The Credibility Lab at Mishal will be undertaking new initiatives in this year i.e. the Media Credibility Index (MCI), an initiative started in January 2013 in collaboration with leading research institutions across Pakistan and international journalism and media academics and practitioners. The Media Credibility Index focuses on the relative credibility and believability of various media channels through which content is created.
First time in Pakistan a media credibility index will be developed after an extensive examination of media laws, ethics, rules and regulations drafted by different media groups, regulatory bodies and journalistic organizations both at national as well as international arena. The MCI will explore the state of media in Pakistan against six media credibility indicators and 20 sub-indices.
Mishal has incorporated more than thirty code of conducts, ethical code and journalism principles, which include currently prevalent seven national code of conducts and twenty four international code of ethics from international regulatory bodies, country code of conducts and agreed journalistic codes of ethics across the globe.
Codes of Ethics framed by Pakistani media groups have also being included such as Jang group’s Geo Asool, Dunya’s code of ethics, Express group’s journalism code of conduct and Dawn Group’s principles and code of conduct.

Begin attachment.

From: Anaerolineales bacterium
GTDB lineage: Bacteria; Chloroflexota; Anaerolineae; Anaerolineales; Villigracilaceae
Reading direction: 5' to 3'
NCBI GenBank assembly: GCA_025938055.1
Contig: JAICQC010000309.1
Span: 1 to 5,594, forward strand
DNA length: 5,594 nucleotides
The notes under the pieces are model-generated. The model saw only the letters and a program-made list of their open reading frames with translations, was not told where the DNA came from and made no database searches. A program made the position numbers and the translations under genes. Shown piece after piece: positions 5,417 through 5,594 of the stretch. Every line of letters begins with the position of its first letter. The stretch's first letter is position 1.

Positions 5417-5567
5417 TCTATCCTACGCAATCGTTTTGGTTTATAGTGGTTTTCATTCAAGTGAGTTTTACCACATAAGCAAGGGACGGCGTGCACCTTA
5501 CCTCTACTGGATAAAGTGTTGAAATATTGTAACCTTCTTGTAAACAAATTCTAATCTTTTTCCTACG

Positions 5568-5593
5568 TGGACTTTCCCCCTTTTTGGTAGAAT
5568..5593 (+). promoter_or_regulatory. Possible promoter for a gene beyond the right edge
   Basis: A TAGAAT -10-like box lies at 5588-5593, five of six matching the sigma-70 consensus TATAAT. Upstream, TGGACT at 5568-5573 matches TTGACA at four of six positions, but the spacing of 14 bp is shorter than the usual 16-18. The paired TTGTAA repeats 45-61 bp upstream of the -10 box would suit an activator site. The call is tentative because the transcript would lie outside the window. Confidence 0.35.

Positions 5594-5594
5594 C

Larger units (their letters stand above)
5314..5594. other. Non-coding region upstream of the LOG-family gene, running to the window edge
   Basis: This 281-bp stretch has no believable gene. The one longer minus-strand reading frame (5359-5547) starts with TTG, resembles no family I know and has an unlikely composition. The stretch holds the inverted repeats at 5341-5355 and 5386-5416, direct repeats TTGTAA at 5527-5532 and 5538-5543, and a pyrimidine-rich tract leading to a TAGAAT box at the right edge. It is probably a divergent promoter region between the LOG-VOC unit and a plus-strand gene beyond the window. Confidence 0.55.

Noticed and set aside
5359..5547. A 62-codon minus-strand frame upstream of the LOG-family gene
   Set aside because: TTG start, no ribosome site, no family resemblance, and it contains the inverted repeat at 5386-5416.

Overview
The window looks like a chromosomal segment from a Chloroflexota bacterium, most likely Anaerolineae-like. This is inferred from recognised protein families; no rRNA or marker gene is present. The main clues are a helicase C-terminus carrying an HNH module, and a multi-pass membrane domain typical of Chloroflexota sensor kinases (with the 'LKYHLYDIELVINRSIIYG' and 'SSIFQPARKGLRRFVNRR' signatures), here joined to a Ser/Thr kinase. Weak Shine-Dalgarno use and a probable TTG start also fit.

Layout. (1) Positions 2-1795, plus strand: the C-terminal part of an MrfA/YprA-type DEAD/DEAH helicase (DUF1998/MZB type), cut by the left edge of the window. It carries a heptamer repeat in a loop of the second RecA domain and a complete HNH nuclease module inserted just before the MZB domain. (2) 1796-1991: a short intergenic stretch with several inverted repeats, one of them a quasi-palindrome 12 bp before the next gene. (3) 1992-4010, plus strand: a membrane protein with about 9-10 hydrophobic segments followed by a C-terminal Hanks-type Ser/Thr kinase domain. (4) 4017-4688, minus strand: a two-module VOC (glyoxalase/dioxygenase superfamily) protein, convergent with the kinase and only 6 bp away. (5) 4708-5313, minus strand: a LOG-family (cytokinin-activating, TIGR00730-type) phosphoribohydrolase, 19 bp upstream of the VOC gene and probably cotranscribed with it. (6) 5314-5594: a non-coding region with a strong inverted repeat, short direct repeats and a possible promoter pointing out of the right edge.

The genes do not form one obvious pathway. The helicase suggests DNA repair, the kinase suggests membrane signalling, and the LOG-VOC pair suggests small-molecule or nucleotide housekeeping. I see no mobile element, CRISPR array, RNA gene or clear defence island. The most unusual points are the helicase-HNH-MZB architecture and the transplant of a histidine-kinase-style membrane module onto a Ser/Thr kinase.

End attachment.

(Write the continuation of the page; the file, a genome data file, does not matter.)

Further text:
After reviewing the principles of journalism and codes of ethics for journalists; six media credibility indicators with 20 sub-indices have been developed in order to measure the media discourse and credibility of current affair content in Pakistan. This extensive study entails thirty-five current affair programs of the mainstream Pakistani news channels.
The Credibility Lab, through its activities will further strengthen the Triple Helix concept, which relies on three main ideas: (1) a more prominent role for the University in creating new though and research processes, on a par with Industry and Government in the Knowledge Society; (2) a movement toward collaborative relationships among the three major institutional spheres, in which information and knowledge policy is increasingly an outcome of interaction rather than a prescription from Government; (3) in addition to fulfilling their traditional functions, each institutional sphere also “takes the role  of the other” performing new roles as well as their traditional function.